Fine mapping of porcine SSC14 QTL and SCD gene effects on fatty acid composition and melting point of fat in a Duroc purebred population.
ABSTRACT The stearoyl-CoA desaturase (delta-9-desaturase; SCD) gene is a candidate gene for fatty acid composition. It is located on pig SSC14 in a region where quantitative trait loci (QTL) for fatty acid composition were previously detected in a Duroc purebred population. The objective of the present study was to fine map the QTL, to identify polymorphisms of the pig SCD gene and to examine the effects of SCD polymorphisms on fatty acid composition and melting point of fat in the population. The pigs were examined for fatty acid composition and melting point of inner and outer subcutaneous fat and inter- and intramuscular fat; the number of pigs examined was 479-521. Two SNPs (g.-353C>T and g.-233T>C) were identified in the promoter region of the SCD gene and were completely linked in the pigs from the base generation. In all pigs, 19 microsatellite markers and SCD haplotypes were then genotyped. Different statistical models were applied to evaluate the effects of QTL and the possible causality of the SCD gene variants with respect to the QTL. The results show that all significant QTL for C14:0, C18:0, C18:1 and melting point of fat were detected in the same region, located near the SCD gene. The results also show a significant association between SCD haplotypes and fatty acid composition and fat melting point in this population. These results indicate that the haplotype of the SCD gene has a strong effect on fatty acid composition and melting point of fat.
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ABSTRACT: Current methodology and software for quantitative trait loci (QTL) analyses do not use all available information and are inadequate to deal with the huge amount of QTL analyses to be needed in forecoming genetical genomics' studies. We show that a mixed model statistical framework provides a very flexible tool for QTL modeling in a variety of populations, be it a cross between inbred lines, a within population study, or experiments involving a mixture of populations or crosses. The software allows multitrait and multiQTL analyses, inclusion of infinitesimal genetic value and a batch multitrait option suitable for genetical genomics studies. It also allows massive association studies between single nucleotide polymorphisms and the trait(s) of interest. A software (Qxpak), together with a manual and example files, is freely available for research purposes. So far, the compiled program is available for linux systems, the windows version will follow soon. See http://www.icrea.es/pag.asp?id=Miguel.PerezBioinformatics 12/2004; 20(16):2792-8. · 5.32 Impact Factor
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ABSTRACT: This study estimated genetic parameters for fatty acids of different sites of fat tissue, meat production, and meat quality traits of Duroc pigs selected during 7 generations for ADG, LM area, backfat thickness (BF), and intramuscular fat (IMF). For this study, 394 barrows and 153 gilts were slaughtered at 105 kg of BW. High heritabilities for C18:0 of outer and inner subcutaneous fat tissue were estimated, respectively, as 0.54 and 0.51; those of intermuscular and intramuscular fat were 0.40 and 0.51, respectively. Genetic and phenotypic correlations of ADG and BF with saturated fatty acids of outer and inner subcutaneous fat were positive, but those with C16:1 and C18:2 were negative, and those with C18:1 were nearly zero. Genetic and phenotypic correlations between LM area and respective fatty acids showed opposite results. Respective genetic and phenotypic correlations of melting points with C18:0 and C18:1 were positive and high, and negative and high, respectively. Genetic correlations between cooking loss and SFA (C14:0, C16:0, and C18:0) of IMF were positive and moderate: 0.56, 0.47, and 0.47, respectively. On the other hand, monosaturated fatty acid of C18:1 was highly and negatively correlated with cooking loss (-0.61). Moreover, high genetic correlation between meat color (pork color standard and lightness) and fatty acid compositions of IMF suggest that the SFA (C14:0, C16:0, and C18:0) were correlated genetically with meat lightness and that unsaturated fatty acid compositions (C18:1 and C18:2) were correlated with meat darkness. Results of this study suggest that the fatty acid composition of adipose tissue is correlated genetically with meat production and meat quality traits.Journal of Animal Science 09/2006; 84(8):2026-34. · 2.09 Impact Factor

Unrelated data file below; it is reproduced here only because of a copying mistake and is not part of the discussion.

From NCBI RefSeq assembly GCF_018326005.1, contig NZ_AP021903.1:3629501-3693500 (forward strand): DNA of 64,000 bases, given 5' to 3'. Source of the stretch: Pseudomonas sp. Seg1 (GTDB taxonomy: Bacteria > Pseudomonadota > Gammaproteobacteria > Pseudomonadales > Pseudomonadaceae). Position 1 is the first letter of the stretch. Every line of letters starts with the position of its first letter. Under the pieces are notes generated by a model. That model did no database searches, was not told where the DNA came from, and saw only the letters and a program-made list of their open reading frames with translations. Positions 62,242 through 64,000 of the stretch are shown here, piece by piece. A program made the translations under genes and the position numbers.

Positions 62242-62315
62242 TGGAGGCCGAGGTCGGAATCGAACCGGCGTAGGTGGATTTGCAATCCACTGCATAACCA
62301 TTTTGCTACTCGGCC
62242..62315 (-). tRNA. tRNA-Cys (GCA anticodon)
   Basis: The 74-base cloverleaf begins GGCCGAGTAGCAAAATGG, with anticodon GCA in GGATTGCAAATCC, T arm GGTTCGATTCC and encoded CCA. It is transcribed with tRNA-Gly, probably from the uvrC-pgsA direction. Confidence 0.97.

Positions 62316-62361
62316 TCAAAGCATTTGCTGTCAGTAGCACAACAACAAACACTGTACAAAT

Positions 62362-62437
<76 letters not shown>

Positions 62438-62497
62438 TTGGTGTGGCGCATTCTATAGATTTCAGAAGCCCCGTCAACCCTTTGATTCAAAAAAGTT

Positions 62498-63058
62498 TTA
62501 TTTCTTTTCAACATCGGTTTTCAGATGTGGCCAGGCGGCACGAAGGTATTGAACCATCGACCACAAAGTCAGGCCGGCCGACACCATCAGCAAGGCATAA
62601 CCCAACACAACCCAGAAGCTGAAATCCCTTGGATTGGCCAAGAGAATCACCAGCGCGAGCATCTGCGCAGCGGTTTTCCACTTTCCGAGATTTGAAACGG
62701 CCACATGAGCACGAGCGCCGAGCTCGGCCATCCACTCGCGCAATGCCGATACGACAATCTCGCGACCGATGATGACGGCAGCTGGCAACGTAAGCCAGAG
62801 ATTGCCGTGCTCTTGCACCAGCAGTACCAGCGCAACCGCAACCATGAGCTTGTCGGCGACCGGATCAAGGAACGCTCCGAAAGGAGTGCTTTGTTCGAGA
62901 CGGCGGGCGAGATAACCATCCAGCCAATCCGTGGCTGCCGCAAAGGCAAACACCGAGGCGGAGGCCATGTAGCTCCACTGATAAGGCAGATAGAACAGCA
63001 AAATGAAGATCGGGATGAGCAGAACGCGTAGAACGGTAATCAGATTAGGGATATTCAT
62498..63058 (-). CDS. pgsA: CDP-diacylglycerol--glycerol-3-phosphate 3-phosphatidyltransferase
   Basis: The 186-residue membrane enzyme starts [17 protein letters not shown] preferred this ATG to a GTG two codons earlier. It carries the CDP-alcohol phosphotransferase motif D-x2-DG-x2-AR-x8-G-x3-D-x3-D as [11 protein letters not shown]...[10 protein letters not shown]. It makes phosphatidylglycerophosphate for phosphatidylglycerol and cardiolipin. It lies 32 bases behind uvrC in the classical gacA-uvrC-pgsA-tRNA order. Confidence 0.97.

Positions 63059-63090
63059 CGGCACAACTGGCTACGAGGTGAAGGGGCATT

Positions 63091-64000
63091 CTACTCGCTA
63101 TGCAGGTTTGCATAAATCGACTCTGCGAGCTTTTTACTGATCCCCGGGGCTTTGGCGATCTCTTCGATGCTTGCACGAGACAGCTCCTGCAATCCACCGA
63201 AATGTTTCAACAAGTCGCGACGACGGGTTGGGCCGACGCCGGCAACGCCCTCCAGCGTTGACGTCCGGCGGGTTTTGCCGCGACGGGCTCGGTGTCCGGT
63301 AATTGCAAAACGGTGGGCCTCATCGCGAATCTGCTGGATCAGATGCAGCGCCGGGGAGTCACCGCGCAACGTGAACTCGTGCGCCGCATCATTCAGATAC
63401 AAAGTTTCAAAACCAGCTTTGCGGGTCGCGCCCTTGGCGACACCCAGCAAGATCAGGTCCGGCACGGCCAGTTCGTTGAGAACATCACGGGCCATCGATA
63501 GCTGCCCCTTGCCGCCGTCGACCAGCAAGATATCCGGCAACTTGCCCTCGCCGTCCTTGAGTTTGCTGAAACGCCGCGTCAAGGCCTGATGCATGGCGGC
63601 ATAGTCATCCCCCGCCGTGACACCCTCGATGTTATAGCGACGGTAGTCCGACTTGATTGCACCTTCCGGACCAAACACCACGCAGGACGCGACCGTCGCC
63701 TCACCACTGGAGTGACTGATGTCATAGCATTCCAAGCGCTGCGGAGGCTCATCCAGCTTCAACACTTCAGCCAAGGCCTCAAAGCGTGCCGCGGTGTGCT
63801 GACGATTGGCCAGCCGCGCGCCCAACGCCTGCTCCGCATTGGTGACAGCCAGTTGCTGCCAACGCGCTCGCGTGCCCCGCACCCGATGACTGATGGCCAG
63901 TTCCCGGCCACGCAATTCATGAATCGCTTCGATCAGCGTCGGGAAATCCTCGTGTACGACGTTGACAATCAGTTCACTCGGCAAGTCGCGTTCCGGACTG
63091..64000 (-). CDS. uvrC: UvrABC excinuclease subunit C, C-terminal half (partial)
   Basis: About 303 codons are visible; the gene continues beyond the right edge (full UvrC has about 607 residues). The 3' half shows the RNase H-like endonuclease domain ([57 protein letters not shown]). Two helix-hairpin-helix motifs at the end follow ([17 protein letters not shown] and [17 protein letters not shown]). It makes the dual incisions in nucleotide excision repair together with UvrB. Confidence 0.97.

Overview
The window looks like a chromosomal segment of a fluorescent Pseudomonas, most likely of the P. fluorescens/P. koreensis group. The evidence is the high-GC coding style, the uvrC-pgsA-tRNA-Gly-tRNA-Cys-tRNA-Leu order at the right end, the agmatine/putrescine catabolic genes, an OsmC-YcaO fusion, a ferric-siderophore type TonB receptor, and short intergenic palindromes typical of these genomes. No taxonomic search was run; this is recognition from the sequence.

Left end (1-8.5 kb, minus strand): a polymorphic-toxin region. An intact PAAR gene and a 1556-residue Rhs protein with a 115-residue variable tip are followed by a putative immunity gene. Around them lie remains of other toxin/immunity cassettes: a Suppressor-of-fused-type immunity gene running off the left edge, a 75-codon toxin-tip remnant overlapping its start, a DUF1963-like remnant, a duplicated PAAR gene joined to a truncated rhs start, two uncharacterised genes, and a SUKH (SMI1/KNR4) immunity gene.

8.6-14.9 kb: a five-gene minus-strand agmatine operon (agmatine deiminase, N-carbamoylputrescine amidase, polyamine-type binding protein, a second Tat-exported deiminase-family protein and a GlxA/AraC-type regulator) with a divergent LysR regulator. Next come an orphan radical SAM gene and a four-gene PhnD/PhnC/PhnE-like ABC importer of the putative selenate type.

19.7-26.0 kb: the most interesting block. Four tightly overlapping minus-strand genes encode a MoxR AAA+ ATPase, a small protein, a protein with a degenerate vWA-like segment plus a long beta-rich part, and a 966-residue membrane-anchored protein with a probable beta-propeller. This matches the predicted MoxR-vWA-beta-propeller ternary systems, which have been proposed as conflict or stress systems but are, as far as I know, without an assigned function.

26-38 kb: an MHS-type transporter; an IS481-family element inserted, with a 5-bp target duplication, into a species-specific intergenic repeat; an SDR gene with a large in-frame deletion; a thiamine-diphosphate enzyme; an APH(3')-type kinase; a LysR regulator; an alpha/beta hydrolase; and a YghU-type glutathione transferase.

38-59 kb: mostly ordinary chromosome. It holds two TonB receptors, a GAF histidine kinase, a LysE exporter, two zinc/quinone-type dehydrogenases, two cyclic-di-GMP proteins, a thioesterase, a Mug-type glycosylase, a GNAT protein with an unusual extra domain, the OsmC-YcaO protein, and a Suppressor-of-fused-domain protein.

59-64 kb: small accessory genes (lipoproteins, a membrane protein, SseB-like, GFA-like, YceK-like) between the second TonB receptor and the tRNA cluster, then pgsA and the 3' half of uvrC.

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ABSTRACT: The advent of complete genetic linkage maps consisting of codominant DNA markers [typically restriction fragment length polymorphisms (RFLPs)] has stimulated interest in the systematic genetic dissection of discrete Mendelian factors underlying quantitative traits in experimental organisms. We describe here a set of analytical methods that modify and extend the classical theory for mapping such quantitative trait loci (QTLs). These include: (i) a method of identifying promising crosses for QTL mapping by exploiting a classical formula of SEWALL WRIGHT; (ii) a method (interval mapping) for exploiting the full power of RFLP linkage maps by adapting the approach of LOD score analysis used in human genetics, to obtain accurate estimates of the genetic location and phenotypic effect of QTLs; and (iii) a method (selective genotyping) that allows a substantial reduction in the number of progeny that need to be scored with the DNA markers. In addition to the exposition of the methods, explicit graphs are provided that allow experimental geneticists to estimate, in any particular case, the number of progeny required to map QTLs underlying a quantitative trait.Genetics 02/1989; 121(1):185-99. · 4.39 Impact Factor